|This article does not cite any references or sources. (March 2013)|
The initial British Chrysler range consisted of Rootes-developed Hillman, Sunbeam and Humber vehicles. The first British Chrysler to wear a Chrysler badge was the 1975 Alpine, and a year later the remaining models in the Hillman range were rebadged as Chryslers, while Chrysler's French range retained the Simca badge. The French version of the Chrysler Alpine was the Simca 1307/1308.
Chrysler UK's next major launch was the 1977 Sunbeam, a three-door entry-level hatchback which effectively replaced the Hillman Imp and made use of the Avenger's rear-wheel drive chassis. In 1978, the company launched the mid-range Horizon, a five-door hatchback marketed as a more modern competitor to the Ford Escort, Vauxhall Viva and Austin Allegro. Sales of the British Chrysler range were reasonably strong throughout the 1980s.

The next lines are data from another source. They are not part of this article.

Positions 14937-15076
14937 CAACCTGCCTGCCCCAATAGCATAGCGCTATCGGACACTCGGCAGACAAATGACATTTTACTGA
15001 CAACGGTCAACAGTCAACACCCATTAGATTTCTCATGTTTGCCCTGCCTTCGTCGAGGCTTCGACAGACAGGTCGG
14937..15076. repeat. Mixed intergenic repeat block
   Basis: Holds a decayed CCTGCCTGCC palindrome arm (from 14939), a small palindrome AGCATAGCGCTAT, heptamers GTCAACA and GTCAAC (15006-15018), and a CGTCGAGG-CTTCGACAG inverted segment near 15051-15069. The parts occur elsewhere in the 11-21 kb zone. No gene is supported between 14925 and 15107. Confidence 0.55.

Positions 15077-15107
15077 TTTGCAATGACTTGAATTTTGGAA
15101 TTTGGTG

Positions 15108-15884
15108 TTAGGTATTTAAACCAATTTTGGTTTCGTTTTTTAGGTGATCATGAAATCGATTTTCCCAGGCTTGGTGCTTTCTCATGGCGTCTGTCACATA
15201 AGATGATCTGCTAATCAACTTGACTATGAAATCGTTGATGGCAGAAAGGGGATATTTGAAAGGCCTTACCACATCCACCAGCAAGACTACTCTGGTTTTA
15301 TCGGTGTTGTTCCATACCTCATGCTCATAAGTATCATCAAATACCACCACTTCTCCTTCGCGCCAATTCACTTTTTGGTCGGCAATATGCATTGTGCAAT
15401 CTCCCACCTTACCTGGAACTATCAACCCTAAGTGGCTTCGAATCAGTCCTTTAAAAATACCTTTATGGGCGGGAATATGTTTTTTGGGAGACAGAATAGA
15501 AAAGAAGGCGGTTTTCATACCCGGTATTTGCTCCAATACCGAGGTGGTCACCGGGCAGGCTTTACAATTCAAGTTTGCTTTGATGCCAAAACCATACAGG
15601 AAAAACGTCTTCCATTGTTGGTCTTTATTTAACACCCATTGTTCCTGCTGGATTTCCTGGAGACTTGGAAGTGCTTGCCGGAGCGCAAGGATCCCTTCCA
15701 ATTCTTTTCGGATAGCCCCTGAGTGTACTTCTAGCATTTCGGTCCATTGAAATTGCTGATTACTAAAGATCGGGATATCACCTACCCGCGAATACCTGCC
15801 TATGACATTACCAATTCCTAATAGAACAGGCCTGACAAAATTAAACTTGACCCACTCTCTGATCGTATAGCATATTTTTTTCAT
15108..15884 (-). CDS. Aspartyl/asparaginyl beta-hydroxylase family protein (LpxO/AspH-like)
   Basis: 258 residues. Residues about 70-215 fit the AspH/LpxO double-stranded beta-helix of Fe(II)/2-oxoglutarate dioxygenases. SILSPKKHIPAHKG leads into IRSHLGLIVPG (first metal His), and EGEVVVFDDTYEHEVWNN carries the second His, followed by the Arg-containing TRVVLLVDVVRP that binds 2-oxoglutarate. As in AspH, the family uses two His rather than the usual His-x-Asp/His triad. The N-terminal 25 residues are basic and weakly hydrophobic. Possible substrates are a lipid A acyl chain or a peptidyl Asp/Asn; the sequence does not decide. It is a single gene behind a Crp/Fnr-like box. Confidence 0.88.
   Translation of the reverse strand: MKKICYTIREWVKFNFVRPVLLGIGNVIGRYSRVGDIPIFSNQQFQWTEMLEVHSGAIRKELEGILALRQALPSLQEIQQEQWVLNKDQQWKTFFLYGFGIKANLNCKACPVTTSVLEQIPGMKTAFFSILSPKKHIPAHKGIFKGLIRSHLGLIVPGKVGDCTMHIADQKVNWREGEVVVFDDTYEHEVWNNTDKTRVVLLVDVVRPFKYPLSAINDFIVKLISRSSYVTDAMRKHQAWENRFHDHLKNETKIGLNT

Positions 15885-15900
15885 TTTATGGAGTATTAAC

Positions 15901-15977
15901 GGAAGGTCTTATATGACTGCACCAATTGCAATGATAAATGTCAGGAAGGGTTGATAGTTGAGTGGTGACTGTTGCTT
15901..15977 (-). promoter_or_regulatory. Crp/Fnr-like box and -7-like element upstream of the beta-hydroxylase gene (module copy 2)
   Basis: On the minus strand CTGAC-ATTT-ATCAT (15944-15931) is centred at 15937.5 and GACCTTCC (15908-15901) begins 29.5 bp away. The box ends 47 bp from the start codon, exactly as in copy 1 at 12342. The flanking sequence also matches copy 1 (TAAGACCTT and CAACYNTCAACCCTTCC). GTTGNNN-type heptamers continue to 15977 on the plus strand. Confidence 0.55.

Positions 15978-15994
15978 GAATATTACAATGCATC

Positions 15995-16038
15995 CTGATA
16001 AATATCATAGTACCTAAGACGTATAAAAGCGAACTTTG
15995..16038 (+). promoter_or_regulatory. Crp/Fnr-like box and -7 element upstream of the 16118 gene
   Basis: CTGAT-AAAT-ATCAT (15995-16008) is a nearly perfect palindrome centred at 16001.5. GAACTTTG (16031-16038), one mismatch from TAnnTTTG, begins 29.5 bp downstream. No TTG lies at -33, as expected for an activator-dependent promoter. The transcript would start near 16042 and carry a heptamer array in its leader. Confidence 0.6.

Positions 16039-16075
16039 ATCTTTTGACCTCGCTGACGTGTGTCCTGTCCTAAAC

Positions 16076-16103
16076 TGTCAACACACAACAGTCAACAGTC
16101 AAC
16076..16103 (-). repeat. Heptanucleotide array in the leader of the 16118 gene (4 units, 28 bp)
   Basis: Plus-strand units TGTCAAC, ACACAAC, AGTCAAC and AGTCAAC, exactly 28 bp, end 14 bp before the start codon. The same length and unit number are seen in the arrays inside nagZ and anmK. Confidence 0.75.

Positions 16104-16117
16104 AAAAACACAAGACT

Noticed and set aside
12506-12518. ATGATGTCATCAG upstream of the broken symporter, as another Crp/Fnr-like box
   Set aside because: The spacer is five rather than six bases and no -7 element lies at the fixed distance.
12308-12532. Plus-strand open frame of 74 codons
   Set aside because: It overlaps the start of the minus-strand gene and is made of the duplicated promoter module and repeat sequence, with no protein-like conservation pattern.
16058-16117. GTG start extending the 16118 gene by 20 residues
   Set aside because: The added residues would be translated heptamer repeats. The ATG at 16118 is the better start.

Chrysler UK had several plants in Coventry, including the Ryton assembly plant, the Stoke Aldermoor engine plant, the design, engineering and development site at Whitley and Hills Precision, the plastics factory in Canterbury Street, as well as the vehicle manufacturing plant at Linwood in Scotland.
Sale to Peugeot
By 1979, Chrysler was in deep financial trouble and, in order to stay afloat, it sold its European operations to the French carmaker Peugeot S.A. who marketed the range as Talbots in both Britain and France before phasing the name out for passenger vehicles by 1987.